Throughout my career as a director, I’ve had opportunities to work with hundreds of employees. What I’ve noticed is that some of the best employees would tell me they preferred roles and companies where they have a chance to improve their skills.

Career development opportunities play a crucial role in fostering employee engagement. When employees see a clear path for advancement and growth within an organisation, they are more likely to stay engaged and committed to their work. Employees that don’t see the way in which they can advance in the company are likely to be less motivated.

These opportunities can range from providing training and development programs, mentorship, cross-functional projects, and opportunities for promotion. As an employer, these opportunities are ideal for you to see which employees are already highly-engaged with your company. Shortlisting these people for the nearest available promotion or a salary increase will not only reward them properly but also show the rest of the team that hard work doesn’t go unnoticed.

Once you’ve established ways in which your employees can improve their job-related skills, you can also proceed with creating workshops for personal or soft skills development. These workshops could focus on areas such as communication, leadership, or time management, all of which can contribute to a more harmonious, productive, and engaged workplace.

Work-life balance

In the era of remote work, work-life balance has become one of the most important aspects for employees looking for a job. Some experts are looking exclusively for jobs that offer them flexible work hours and the opportunity to work remotely.

When employees have a good work-life balance, they are to be more satisfied, less prone to burnout, and more productive at work, leading to increased engagement. Poor work-life balance will bring the opposite of the mentioned benefits.

Remote work and flexible work hours are some of the more impactful changes you can bring to your company. However, paid time-off and well-being programs can be just as effective and help employees lower their stress levels and improve their work-life balance.

The ROI of employee well-being programs like fitness initiatives and stress management workshops is immense. Happier employees mean higher productivity at no additional cost. There are also companies that offer mental health services, which also promote well-being.

However, none of these methods will work if you’re setting unrealistic expectations for your employees or if they’re working too many hours. Avoid overloading employees with work and ensure they are not consistently working overtime.

Leadership and management

Leadership and management play a crucial role in driving employee engagement. Leaders set the tone for the organisational culture and work environment, and their behaviour and attitudes can significantly influence employees’ engagement levels.

An unmotivated leader will certainly leave a negative impact on the people around him. It can not only lower employee engagement, but also push talent away from the company and incur additional expenses.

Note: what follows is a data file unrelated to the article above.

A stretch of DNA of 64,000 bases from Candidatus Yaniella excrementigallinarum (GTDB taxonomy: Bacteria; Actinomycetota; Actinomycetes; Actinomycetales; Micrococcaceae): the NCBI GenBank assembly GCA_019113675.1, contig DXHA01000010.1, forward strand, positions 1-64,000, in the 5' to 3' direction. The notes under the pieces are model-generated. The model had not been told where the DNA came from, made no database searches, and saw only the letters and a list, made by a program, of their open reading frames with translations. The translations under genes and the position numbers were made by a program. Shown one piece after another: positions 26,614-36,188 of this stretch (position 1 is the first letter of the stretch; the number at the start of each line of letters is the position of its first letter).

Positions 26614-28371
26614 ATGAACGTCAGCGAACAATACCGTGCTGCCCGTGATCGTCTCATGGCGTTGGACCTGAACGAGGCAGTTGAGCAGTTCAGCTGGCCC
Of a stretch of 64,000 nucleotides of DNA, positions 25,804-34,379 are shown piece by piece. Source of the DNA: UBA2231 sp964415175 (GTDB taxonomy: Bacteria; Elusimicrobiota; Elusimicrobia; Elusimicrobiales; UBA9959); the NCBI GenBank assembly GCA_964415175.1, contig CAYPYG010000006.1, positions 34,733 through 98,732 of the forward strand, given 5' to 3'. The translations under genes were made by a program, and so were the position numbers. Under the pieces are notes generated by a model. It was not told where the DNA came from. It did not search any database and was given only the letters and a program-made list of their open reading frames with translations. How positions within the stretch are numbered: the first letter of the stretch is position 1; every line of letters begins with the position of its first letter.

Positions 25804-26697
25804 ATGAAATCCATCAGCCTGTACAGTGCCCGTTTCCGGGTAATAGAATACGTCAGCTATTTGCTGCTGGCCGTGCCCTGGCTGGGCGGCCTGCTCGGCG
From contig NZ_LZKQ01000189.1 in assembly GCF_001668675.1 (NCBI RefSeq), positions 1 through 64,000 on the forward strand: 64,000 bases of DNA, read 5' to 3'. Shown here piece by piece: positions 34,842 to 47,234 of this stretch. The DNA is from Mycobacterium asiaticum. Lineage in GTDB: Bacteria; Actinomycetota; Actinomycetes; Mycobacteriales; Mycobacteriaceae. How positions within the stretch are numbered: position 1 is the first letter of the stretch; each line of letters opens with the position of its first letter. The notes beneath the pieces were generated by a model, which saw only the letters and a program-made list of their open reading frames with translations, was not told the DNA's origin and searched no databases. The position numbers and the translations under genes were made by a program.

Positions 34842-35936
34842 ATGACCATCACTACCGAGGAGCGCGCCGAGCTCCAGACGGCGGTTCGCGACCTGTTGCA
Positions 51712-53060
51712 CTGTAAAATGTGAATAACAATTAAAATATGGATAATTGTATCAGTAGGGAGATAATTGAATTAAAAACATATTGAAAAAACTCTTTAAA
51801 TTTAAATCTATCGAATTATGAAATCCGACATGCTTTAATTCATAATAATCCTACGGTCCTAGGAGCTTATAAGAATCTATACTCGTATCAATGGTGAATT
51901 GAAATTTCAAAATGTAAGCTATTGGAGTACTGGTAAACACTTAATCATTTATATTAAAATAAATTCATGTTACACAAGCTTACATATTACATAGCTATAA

On the other hand, strong leaders inspire their teams, foster open communication, and model the behaviours they expect from their teams. A manager who preaches values that they themselves do not apply will not leave a positive impression on the workers.

Similarly, managers have a direct impact on their teams’ engagement levels. Managers who provide regular feedback and support their teams in career development can significantly boost employee engagement.

Not all leaders are made equal. There are multiple types of leaders who can equally help increase employee engagement. The Berkeley Leadership Matrix defines leader types as:

  • Transformational Leadership,
  • Servant Leadership,
  • Authentic Leadership,
  • Participative Leadership.

Some leaders are natural at inspiring others with their vision, while others enjoy putting their workers first and leading with empathy. You need to help your managers recognise their leadership style.

Organisational culture and environment

Implementing a single change or a policy as a part of your company’s process of increasing employee engagement won’t be of much help. On an organisational level, your business needs to embrace a positive culture that values employee well-being and fosters collaboration.

Every company needs to cultivate inclusivity and diversity. Having a team of international experts with a diverse set of skills will help the business move forward while giving the advantage of different perspectives and innovative ideas.

If your employees work from the office, provide them with a safe, comfortable, and well-equipped work environment. Google’s innovative and inclusive culture is characterised by a flat organisational structure. Workers have the freedom to spend time on personal projects and focus on their well-being. This type of culture encourages employees to develop themselves personally and professionally.

One of the common stressors for employees is the feeling their managers are too involved with their work. By fostering a culture of employee autonomy, you can increase employee engagement.

Meaningful work